09 June 2022
EU: Tracking the Pact: Externalisation instead of relocation as part of “voluntary solidarity mechanism”

The EU’s Justice and Home Affairs Council, which is meeting today and tomorrow, looks set to adopt a “voluntary, simple and predictable solidarity mechanism” designed to reduce the “pressure” on southern EU states experiencing the arrival of substantial numbers of refugees. Relocation to other member states is described as “the preferred method of solidarity”, but financial support for externalised migration control, border surveillance and other repressive measures would also be a possibility.

08 June 2022
European Commission must withdraw new law to uphold online privacy, security and free expression

Statewatch has joined 72 other civil society organisations and professional bodies to demand in an open letter that the European Commission withdraw the proposed Child Sexual Abuse (CSA) Regulation, and replace it with an approach that upholds fundamental rights. The proposal would fundamentally undermine how the internet works, making it less safe for everyone.

08 June 2022
Frontex: big spending on aerial surveillance

UK, Austrian and Dutch aviation firms share in multimillion contract for maritime surveillance operations, including surveillance of the Channel.

07 June 2022
Frontex: “exchange of views” unlikely to give air time to fundamental rights

The ‘Schengen Council’, a discussion between home affairs ministers, will hold its first political exchange of views on Frontex on Friday 10 June. A preparatory document circulated by the Council Presidency emphasises Frontex’s “indispensability”, the importance of status agreements with non-EU countries, and asserts that Frontex will need to support member states to maintain public order in the face of “violent” attempts to cross borders.

30 May 2022
EU: International personal data transfers: Presidency seeks “a coherent and ambitious European policy”

At the Justice and Home Affairs Council meeting on 9 and 10 June ministers will be invited to discuss the need for “a coherent and ambitious European policy” on international transfers of personal data, which are described in a Presidency discussion paper – published here – as “a major strategic challenge in several important areas of public policy”. We are also publishing a report by the French Presidency of the Council on “international personal data flows and trade agreements.”

25 May 2022
EU: Inquiry must examine use of spyware against human rights activists worldwide, MEPs told

Over 20 human rights organisations, including Statewatch, have urged a European Parliament committee of inquiry into the use of Pegasus and other forms of surveillance spyware to invite testimony from targeted activists from across the globe, rather than just within in the EU. Read the open letter to the committee here.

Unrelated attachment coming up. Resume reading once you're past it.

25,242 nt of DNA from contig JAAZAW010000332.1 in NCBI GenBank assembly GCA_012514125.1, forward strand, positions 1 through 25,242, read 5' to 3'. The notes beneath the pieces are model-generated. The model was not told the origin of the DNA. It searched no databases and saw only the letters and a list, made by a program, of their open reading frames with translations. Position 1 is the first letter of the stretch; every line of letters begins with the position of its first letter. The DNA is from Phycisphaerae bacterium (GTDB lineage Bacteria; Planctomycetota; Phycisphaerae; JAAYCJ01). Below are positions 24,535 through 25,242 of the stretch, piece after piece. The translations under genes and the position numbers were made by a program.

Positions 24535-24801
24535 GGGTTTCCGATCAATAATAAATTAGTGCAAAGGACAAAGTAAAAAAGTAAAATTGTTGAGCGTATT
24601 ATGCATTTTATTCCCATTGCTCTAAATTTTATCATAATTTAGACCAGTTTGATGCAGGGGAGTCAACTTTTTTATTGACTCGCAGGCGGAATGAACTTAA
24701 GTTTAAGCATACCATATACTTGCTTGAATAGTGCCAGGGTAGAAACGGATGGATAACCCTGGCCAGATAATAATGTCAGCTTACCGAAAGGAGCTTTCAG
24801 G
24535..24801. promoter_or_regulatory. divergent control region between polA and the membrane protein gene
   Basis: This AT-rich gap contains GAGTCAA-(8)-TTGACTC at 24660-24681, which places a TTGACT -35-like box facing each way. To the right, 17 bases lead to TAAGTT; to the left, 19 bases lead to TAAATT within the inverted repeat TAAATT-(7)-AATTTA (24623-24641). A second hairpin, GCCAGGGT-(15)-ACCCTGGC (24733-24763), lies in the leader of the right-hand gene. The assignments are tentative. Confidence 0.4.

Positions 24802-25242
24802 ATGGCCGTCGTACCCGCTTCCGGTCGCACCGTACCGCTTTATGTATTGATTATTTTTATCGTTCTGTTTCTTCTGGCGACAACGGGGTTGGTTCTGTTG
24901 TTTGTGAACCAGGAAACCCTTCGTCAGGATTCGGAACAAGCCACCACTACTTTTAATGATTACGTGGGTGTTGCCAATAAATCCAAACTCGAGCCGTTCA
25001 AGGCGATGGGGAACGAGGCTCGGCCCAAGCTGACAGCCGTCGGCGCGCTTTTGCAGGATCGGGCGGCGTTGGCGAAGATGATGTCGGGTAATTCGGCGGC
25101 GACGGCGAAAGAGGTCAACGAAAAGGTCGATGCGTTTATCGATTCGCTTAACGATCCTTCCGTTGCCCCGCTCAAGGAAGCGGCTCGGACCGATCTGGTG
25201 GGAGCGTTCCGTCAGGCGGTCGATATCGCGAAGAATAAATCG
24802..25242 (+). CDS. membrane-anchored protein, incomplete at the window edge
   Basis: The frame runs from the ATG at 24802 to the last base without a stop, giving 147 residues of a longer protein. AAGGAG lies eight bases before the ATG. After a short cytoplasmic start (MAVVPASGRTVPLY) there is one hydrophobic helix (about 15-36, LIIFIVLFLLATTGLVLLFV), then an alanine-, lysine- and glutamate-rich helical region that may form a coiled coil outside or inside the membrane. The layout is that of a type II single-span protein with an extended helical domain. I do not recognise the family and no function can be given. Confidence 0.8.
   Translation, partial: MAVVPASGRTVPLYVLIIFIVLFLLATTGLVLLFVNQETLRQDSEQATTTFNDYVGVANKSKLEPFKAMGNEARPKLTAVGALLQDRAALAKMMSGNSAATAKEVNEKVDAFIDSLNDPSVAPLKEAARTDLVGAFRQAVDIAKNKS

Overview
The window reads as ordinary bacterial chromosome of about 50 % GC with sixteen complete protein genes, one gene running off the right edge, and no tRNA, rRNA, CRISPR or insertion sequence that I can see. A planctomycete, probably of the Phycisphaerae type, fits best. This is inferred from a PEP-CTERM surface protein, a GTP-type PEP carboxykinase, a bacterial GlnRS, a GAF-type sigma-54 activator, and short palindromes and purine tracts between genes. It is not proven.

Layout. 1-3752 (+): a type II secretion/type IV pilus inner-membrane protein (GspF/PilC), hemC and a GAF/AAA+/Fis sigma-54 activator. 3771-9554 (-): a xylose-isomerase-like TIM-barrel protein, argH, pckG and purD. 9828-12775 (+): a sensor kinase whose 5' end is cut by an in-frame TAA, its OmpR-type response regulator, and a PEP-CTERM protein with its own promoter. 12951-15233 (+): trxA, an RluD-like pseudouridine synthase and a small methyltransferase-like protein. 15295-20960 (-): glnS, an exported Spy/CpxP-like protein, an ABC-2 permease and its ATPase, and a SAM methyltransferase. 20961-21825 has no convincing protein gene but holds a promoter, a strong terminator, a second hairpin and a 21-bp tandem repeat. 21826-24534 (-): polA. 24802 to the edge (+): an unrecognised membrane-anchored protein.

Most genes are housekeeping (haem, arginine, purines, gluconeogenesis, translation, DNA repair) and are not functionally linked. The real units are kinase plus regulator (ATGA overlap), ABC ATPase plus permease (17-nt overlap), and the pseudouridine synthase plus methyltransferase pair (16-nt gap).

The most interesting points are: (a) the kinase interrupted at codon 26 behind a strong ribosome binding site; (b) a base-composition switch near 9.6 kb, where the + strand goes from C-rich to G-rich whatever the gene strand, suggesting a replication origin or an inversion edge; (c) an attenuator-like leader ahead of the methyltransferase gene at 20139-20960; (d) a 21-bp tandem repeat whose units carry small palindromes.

25 May
EU: Policing: Council close to approving position on extended biometric data-sharing network

The Council of the EU is close to reaching an agreement on its negotiating position on the ‘Prüm II’ Regulation, which would extend an existing police biometric data-sharing network to include facial images and offer the possibility for national authorities to open up their databases of “police records” for searches by other member states.

24 May
EU: Attempts to increase “convergence of asylum practices” and information-sharing on “asylum applicants presenting a threat to public order”

In an attempt to give more substantial meaning to the idea of a ‘Common European Asylum System’, plans are underway to encourage “the convergence of asylum practices”. The French Presidency of the Council also hopes to increase information exchange on asylum applicants between national authorities, including “asylum applicants presenting a threat to public order.” However, plans for a special information exchange mechanism have received a frosty reception from member states.

24 May
European Commission: Update on state of play of external cooperation in the field of migration policy

A recent European Commission document circulated to member state delegations in the Council demonstrates the scale and scope of the EU’s “external migration” initiatives, which cover countries ranging from Bangladesh to Bosnia, as well as a number of multilateral initiatives. The document includes an overview of the current level of cooperation between the EU and “partner” countries and fora, as well as lists of recent meetings and events.

23 May
EU: Tracking the Pact: Plan for biometric registration of Ukranian refugees “unrealistic”